After exploding for nine points in seven games to close out the month of February, he’s been held without a point in seven of the team’s last 12 contests. Obviously, we need to do a little more work in order to determine if this is indeed a result of the Sabres’ current situation (and by extension, Eichel’s attitude toward it) or if it’s merely a coincidence.

So, let’s dig in, shall we?

While we don’t have the rolling expected-goals data from 2017-18 at our disposal for comparison, we can see a noticeable dip in Eichel’s xG as of late, as evidenced by the chart below from Charting Hockey.

You’ll notice that this recent stretch isn’t the first time Eichel’s xG projection has taken a hit this season. The other two significant dips took place when Buffalo was in the very thick of the playoff race. This can be attributed to a number of things. Perhaps teams adjusted well to the fact that the Sabres were stacking all of their offensive talent on one line. It’s tough to say for sure, but deciding that the most recent regression has mostly to do with a lack of interest (or any other intangible) is a bold assertion given the up-and-down trends we’ve see all season.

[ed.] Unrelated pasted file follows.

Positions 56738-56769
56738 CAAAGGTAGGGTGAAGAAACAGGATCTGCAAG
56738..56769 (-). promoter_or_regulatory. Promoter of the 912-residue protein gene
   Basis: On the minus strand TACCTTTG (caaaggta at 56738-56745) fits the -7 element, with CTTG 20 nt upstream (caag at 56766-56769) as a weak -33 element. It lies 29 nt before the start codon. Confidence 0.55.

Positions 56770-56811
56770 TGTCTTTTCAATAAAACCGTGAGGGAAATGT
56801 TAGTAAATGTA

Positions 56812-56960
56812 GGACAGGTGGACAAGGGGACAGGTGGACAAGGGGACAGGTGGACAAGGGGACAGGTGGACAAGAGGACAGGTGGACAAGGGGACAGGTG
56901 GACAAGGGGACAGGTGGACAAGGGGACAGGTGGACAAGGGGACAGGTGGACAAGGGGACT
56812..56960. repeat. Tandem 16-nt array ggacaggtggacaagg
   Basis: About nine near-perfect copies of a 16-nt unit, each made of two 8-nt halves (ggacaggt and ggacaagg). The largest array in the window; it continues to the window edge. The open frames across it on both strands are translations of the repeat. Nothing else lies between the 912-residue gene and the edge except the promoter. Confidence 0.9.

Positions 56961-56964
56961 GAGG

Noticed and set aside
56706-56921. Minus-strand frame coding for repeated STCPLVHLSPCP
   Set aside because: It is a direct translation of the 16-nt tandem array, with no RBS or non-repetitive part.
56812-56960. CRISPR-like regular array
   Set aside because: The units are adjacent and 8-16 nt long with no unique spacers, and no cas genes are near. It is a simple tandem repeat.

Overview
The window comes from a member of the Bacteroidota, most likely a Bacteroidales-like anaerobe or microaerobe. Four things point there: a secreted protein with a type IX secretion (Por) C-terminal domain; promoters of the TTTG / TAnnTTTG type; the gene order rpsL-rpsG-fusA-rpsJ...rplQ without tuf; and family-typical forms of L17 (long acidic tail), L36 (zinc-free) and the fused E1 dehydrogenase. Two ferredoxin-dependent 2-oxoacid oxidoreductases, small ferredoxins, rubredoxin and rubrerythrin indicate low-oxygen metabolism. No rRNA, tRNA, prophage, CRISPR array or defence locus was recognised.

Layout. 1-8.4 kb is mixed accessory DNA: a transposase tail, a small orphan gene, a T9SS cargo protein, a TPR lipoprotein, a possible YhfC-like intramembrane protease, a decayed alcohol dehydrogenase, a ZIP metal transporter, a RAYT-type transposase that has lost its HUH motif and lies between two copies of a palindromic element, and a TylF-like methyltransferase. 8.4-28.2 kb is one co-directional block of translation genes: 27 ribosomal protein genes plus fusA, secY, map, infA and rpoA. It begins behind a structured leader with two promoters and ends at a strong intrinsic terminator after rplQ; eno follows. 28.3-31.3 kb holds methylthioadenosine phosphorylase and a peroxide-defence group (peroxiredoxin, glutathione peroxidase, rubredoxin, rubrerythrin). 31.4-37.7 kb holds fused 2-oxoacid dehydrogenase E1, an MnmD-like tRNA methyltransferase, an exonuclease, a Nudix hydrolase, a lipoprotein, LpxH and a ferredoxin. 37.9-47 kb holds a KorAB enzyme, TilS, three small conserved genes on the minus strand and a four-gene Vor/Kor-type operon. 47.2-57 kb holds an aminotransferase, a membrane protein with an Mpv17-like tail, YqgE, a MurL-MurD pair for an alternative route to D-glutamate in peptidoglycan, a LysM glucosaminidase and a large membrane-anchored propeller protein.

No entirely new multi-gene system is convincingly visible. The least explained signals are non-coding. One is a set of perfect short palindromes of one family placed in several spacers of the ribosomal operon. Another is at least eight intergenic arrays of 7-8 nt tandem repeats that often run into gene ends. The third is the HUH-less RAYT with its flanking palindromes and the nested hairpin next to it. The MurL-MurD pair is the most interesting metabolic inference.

His shooting metrics also add another layer to the story. The chart below highlights what he’s done over the last 20 games. The high-danger congestion rate isn’t surprising as he’s done that well all season, but his shots in general are coming from further out, up by nearly five feet from his season average. That is significant.